“Reenactments” by Don Lee

What distinguishes Alan’s current situation from previous experiences with stereotypes is that now fellow actors and crew expect Alan to respond to the stereotypes. Alan’s dilemma is whether to call out the stereotypes he and others have been labeled at the risk of losing future work or to remain quiet. Lee’s protagonist must grapple with not only how others will view him but also how he will view himself.

If you are looking for a short piece of fiction that addresses stereotypes and the personal ramifications that may accompany selling out then Don Lee’s “Reenactments” is worth a read.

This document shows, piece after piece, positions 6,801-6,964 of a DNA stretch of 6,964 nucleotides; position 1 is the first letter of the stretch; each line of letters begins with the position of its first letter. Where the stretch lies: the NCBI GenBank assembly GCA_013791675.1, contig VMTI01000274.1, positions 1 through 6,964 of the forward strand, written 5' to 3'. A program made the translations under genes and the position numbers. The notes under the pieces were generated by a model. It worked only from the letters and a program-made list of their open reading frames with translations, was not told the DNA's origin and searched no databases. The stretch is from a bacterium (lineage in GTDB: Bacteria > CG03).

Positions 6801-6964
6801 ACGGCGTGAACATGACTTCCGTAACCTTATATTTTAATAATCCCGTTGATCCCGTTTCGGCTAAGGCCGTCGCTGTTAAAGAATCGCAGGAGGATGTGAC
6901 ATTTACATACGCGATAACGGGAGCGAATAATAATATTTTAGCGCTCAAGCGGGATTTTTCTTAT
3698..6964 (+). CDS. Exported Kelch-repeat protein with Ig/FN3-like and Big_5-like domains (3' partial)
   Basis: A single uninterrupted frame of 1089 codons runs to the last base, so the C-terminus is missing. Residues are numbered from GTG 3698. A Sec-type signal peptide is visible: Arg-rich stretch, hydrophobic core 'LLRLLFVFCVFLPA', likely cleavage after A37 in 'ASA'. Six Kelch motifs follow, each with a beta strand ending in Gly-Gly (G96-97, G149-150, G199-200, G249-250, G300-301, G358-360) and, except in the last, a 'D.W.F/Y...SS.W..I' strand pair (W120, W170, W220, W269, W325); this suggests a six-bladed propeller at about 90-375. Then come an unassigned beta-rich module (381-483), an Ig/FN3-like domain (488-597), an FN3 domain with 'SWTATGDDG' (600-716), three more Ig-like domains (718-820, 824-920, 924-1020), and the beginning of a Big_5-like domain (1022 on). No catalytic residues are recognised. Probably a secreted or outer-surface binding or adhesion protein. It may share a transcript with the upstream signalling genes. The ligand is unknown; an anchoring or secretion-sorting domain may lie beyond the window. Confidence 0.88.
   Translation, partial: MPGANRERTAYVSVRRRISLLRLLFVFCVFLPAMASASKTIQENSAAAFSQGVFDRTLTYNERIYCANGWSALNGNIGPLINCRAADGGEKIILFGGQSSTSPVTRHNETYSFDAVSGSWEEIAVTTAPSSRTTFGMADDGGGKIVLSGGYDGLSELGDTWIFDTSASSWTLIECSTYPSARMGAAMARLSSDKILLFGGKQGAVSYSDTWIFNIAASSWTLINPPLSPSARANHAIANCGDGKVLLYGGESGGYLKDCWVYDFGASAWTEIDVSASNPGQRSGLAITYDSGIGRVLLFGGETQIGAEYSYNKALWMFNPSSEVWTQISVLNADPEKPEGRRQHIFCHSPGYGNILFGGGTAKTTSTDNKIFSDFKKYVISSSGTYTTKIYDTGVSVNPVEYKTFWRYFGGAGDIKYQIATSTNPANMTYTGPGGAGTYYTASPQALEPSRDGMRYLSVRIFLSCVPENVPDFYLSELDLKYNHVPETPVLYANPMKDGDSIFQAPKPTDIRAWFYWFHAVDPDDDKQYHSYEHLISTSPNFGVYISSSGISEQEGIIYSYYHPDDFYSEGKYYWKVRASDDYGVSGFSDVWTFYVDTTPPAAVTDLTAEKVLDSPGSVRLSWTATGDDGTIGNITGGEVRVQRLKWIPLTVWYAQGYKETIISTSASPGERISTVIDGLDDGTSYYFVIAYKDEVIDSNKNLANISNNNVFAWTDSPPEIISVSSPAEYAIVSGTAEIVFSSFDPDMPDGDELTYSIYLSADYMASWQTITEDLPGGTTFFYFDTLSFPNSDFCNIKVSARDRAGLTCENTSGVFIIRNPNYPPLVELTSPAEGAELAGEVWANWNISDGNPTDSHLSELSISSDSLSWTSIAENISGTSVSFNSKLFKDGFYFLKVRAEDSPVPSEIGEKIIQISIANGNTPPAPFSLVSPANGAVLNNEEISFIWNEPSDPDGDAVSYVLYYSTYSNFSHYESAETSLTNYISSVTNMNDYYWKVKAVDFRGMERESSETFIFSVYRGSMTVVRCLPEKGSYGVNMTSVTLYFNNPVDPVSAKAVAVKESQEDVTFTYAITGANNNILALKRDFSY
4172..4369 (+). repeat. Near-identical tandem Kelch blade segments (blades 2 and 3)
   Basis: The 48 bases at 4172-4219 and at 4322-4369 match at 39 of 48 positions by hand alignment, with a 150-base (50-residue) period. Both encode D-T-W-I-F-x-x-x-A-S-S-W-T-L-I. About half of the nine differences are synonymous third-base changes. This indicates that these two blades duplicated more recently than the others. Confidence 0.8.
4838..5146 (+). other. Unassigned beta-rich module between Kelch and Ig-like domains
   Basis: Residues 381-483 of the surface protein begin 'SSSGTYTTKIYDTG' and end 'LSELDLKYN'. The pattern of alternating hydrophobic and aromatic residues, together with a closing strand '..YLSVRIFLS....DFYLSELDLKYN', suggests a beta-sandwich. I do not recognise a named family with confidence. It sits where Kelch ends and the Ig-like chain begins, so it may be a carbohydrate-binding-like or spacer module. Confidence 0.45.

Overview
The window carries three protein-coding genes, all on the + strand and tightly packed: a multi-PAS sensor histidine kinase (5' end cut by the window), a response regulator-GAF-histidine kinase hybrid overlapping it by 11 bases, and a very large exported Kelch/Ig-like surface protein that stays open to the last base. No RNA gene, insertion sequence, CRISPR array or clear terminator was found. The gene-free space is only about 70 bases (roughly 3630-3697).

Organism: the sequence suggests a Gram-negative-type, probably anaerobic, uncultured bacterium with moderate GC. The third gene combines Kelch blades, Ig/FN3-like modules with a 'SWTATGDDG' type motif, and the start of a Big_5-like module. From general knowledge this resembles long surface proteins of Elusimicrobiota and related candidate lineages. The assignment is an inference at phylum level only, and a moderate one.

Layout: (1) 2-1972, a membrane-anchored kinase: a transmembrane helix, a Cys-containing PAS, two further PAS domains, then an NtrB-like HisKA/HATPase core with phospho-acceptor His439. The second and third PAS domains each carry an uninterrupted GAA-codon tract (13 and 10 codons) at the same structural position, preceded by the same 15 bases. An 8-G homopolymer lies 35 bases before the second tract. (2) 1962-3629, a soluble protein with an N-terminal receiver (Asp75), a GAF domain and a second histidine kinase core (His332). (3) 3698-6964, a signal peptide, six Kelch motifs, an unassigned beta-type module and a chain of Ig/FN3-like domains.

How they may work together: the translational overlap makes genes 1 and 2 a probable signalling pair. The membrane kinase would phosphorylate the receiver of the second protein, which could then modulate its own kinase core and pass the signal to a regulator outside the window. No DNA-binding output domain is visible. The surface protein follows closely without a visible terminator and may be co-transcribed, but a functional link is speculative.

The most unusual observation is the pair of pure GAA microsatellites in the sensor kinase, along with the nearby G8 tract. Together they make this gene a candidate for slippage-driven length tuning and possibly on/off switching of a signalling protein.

-K-

“Reenactments” by Don Lee. One Story Issue #275

Major League Baseball and Selling Out

It’s Been Happening since 1919

Major League Baseball stopped being a game a long time ago (at least one hundred years ago since I’ll be referencing the 1919 World Series). MLB has been in the news of late due to current political issues. I’m not going to address MLB’s decisions and whether they were right of wrong (in any political sense at least). What I want to do is take a moment to look at the movie Eight Men Out and show how that movie can provide a long view of the business that is baseball and how MLB sold out the game.

Eight Men Out